In an empirical logic, an experimentally verifiable proposition P relating to a quantum system is assigned the value of either true of false if the system is in the pure state that belongs or, respectively, does not belong to the Hilbert subspace that represents P. Determined in such a way, truth or falsity of P can be termed “a factual truth-value” of P. In this present paper, it is proposed to consider “a counter-factual truth-value” of P, i.e., either of the values, true or false, that might have been taken by P if the system had been in a pure state belonging to a Hilbert subspace that does not represent P. The assumption that it is always possible to speak meaningfully of counter-factual truth-values of experimental propositions can be called “the hypothesis of propositional counter-factual definiteness.” As shown in this paper, this hypothesis lies at the basis of the Einstein-Podolsky-Rosen (known as EPR) paradox, a striking and influential thought experiment intended to defy predictions of quantum mechanics, such as the one where measurements of spin along the different axes are incompatible. The purpose of this paper is to show that this hypothesis can be falsified by declining to paste together invariant-subspace lattices of contexts associated with the system (in other words, Boolean algebras or blocks) into one Hilbert lattice. Without such pasting, the EPR paradoxical inference cannot be reached.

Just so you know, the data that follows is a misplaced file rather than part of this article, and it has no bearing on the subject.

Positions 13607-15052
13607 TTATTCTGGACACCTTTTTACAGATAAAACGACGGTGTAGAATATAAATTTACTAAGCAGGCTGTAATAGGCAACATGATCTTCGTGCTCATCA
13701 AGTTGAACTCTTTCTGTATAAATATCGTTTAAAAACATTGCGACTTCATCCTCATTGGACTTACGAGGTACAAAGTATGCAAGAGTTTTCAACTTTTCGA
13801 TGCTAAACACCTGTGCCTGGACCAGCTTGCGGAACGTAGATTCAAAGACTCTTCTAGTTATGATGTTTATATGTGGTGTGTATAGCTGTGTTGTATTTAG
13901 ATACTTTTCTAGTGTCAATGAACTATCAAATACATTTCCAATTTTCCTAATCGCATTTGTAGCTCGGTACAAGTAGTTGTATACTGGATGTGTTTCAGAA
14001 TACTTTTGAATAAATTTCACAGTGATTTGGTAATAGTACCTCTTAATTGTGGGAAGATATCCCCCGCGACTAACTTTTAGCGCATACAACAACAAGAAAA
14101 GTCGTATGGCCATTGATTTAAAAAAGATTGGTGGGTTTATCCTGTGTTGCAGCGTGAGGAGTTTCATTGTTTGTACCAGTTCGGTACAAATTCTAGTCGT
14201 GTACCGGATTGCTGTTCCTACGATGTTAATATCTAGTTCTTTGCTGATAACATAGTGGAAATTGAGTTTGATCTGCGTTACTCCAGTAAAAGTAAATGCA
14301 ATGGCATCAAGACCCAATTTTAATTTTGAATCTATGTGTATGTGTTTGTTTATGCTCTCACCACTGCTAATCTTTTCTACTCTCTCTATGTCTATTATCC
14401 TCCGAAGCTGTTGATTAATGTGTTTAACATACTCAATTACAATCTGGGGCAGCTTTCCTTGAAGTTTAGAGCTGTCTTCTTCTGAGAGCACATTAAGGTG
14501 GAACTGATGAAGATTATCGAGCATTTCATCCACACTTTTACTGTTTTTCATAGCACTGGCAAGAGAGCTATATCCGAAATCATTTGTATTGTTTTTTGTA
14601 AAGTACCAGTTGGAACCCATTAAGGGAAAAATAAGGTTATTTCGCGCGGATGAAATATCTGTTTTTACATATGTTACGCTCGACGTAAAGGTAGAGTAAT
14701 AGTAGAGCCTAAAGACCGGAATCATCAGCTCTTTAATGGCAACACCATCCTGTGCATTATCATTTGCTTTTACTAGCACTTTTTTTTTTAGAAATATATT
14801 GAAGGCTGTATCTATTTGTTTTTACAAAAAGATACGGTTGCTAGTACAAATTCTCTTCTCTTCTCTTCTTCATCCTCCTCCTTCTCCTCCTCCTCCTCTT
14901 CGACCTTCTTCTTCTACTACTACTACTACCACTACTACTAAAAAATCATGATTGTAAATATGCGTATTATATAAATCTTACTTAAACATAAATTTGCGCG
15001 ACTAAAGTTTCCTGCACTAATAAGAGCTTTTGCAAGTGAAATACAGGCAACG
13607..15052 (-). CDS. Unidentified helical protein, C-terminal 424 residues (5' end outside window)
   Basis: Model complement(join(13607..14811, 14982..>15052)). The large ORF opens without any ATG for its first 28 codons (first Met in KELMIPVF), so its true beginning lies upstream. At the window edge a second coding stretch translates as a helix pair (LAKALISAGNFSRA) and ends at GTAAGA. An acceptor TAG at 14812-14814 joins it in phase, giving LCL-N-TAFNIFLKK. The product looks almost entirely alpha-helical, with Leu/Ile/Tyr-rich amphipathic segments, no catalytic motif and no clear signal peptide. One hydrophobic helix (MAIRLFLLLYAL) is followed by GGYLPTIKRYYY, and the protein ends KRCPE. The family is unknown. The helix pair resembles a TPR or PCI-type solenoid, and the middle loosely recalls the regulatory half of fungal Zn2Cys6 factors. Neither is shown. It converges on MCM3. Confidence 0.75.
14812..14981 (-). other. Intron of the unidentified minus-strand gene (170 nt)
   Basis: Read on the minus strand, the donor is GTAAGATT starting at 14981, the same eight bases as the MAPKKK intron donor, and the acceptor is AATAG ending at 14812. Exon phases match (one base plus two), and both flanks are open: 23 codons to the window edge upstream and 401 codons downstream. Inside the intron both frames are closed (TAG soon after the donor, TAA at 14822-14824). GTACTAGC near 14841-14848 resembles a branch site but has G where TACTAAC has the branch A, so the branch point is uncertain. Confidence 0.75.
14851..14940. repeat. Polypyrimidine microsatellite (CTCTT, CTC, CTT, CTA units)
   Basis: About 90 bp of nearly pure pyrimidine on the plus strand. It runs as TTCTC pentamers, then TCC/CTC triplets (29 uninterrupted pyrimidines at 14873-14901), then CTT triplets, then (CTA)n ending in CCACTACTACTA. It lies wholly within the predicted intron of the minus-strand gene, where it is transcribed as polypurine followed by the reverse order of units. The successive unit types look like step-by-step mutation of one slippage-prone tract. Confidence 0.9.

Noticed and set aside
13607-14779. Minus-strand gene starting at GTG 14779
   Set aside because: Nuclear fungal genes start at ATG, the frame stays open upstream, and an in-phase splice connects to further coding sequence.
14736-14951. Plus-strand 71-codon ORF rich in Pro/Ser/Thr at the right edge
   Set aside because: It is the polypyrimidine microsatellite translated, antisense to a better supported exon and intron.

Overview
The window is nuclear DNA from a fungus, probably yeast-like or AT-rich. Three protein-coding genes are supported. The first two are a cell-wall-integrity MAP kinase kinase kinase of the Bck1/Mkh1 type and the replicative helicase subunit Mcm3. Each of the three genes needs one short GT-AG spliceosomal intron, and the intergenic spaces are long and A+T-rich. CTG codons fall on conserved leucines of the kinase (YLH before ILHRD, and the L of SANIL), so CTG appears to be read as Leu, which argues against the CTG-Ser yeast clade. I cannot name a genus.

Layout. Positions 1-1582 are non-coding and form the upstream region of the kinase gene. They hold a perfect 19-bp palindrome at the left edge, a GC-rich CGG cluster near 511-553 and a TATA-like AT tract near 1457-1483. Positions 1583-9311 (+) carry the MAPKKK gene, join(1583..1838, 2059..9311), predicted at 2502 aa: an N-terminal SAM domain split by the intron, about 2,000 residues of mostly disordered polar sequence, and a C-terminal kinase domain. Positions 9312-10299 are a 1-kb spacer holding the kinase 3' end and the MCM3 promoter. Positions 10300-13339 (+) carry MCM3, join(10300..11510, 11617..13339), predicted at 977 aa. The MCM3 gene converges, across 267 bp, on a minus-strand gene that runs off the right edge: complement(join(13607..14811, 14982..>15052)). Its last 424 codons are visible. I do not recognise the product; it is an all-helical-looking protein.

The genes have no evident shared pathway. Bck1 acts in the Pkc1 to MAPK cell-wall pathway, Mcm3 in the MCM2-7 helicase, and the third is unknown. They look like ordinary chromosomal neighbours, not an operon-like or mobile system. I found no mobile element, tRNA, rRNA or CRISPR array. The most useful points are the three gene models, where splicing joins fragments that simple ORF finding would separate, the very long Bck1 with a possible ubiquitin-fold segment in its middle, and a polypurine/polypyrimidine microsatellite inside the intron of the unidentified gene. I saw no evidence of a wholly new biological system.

ASJC Scopus subject areas
- Statistical and Nonlinear Physics
- Mathematical Physics